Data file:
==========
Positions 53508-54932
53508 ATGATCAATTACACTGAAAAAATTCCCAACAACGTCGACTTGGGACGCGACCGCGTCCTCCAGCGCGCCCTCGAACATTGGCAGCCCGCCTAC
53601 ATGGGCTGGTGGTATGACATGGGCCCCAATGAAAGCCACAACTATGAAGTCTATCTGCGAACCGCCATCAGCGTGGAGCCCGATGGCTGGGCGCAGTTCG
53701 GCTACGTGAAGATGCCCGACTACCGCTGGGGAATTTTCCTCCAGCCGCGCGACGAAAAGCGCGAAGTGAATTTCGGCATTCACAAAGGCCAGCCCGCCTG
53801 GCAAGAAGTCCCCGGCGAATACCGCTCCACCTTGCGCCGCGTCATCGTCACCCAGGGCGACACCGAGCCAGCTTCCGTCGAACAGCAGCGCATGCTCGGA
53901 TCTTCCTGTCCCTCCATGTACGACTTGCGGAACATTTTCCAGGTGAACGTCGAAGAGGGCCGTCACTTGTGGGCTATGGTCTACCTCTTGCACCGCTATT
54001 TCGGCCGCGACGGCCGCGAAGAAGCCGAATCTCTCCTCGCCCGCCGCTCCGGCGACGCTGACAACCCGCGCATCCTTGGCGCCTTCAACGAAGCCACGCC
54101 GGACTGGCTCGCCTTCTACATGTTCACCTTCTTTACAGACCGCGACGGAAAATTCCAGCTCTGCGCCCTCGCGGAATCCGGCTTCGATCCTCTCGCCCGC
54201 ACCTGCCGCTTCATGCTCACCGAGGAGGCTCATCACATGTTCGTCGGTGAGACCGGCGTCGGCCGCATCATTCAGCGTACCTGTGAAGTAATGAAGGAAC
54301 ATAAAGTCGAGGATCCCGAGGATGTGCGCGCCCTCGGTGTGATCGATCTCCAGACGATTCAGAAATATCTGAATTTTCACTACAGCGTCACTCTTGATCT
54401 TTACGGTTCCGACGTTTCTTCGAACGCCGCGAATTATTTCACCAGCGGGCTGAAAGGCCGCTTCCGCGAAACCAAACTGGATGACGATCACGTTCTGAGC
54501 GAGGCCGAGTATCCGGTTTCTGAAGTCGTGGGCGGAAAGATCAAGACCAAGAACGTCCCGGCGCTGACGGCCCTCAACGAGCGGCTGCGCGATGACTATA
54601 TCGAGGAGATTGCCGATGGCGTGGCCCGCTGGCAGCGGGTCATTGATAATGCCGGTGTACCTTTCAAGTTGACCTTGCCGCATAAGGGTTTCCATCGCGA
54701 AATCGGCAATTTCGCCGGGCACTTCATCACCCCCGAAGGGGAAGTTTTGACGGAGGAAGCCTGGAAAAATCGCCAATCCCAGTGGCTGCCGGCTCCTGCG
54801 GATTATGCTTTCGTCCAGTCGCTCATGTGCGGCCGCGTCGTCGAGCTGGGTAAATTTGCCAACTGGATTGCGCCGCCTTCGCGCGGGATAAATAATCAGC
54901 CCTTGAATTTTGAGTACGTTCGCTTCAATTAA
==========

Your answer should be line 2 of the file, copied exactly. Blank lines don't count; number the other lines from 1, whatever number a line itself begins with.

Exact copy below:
53508 ATGATCAATTACACTGAAAAAATTCCCAACAACGTCGACTTGGGACGCGACCGCGTCCTCCAGCGCGCCCTCGAACATTGGCAGCCCGCCTAC